- Are you polite and well-mannered? Would your past or current boss and co-workers describe you as agreeable and easy to get along with?
- Are you culturally sensitive and aware? Have you traveled for work and interacted with diverse audiences and cultures? Have you ever had to communicate with people whose first language wasn’t English? In today’s global economy, demonstrating that you have the competency to deal with customers around the world is key to your success.
- How do you behave in meetings? Do you pay attention? Are you alert? How much space do you take up in the meeting?
- Do you have good phone etiquette? Do you respond to messages promptly? Are your phone messages clear, direct and concise?
- Do you send thank yous and acknowledgements promptly?
- Do you pay attention to your own personal visual presentation? Are your grooming and dressing habits professional and appropriate for the occasion? Is your hairstyle fresh and up-to-date?
4. Public Speaking and Presentation Skills
- Do you know how to prepare visually appealing presentation materials?
- How do you use variety to make your presentations interesting?
- Do you know how to use good-natured, non-offensive humor in your speeches and presentations?
- Are you able to read the room, gauge interest, and respond to the audience’s needs?
- Can you build rapport with your audience? Is your audience alert and attentive to what you are saying? Are they asking questions and making comments? Are they interacting with you?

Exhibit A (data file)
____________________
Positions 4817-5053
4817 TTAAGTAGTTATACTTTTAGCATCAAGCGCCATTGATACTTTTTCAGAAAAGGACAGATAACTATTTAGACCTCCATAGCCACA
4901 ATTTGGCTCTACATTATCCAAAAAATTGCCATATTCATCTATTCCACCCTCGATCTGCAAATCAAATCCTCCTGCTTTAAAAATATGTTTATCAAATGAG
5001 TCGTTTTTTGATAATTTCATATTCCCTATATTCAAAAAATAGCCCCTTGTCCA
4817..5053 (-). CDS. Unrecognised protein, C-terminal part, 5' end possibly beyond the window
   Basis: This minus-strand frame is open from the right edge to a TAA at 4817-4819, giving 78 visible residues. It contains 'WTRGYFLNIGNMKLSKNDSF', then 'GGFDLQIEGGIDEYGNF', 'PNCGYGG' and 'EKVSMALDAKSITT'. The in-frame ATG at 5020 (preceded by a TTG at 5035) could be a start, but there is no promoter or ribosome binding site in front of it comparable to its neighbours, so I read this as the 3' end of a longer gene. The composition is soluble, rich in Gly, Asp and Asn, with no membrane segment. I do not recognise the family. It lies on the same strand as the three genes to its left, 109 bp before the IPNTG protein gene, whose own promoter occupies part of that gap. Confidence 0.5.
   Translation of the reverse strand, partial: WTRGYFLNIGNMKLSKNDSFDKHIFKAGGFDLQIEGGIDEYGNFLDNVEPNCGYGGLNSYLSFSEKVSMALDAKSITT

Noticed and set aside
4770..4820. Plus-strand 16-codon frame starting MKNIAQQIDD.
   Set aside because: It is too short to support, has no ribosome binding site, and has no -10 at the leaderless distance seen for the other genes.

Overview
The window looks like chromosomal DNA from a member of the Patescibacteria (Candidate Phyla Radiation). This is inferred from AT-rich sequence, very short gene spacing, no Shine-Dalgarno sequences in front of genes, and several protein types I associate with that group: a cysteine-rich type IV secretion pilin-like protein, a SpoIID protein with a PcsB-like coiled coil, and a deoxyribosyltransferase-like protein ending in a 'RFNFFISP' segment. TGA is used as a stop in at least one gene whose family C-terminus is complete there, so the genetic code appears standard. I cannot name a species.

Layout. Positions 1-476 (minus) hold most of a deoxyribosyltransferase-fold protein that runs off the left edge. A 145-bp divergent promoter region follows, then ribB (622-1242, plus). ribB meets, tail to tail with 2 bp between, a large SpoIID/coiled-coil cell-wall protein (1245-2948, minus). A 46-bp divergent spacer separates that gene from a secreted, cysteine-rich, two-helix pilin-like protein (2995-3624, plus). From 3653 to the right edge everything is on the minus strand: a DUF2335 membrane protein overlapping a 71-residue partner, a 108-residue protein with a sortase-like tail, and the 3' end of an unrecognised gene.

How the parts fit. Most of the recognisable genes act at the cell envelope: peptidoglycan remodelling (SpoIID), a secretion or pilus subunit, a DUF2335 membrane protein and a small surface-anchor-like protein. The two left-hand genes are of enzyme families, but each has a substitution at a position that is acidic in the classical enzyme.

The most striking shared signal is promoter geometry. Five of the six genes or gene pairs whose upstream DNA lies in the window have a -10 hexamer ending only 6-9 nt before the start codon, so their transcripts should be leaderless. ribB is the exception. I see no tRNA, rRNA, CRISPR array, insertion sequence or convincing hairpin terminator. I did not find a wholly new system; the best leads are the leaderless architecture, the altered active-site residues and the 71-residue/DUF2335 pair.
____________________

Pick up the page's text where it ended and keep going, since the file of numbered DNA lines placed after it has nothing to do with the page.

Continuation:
- Are you committed to improving your communication skills? If so, how? List courses you’ve taken and any educational programs or associations you are involved with (i.e.; Toastmasters).
5. Interpersonal Communication Skills
How you interact with people on a day-to-day basis can reveal a lot about your communication skills. There are so many different facets to being a good communicator. From managing conflict and having difficult conversations with co-workers to making small talk without sounding inane, how you deal with people in everyday situations is one way to assess how good your social skills are.
- Can you give constructive feedback? This is an incredibly important communication skill to master, particularly if you want to move up and take on more leadership roles. For your interview, think of a few anecdotes about having to give feedback to someone, particularly difficult feedback. Reminder: When sharing anecdotes, be sure to protect people's privacy. Don't give away details that might reveal the identity of the people involved in your conversation.
- Are you able to use your interpersonal communication skills to build bridges, solve problems, resolve conflict, motivate people and give constructive feedback?
- Are you assertive? How so? What kind of language do you use to express yourself assertively?
- Are you a good listener? Can you make people feel as though they are the only one in the room when you are talking to them, or does your body language tell the other person that you are distracted and bored?
Image Credits: Pixabay.com
This article is accurate and true to the best of the author’s knowledge. Content is for informational or entertainment purposes only and does not substitute for personal counsel or professional advice in business, financial, legal, or technical matters.
© 2016 S Davies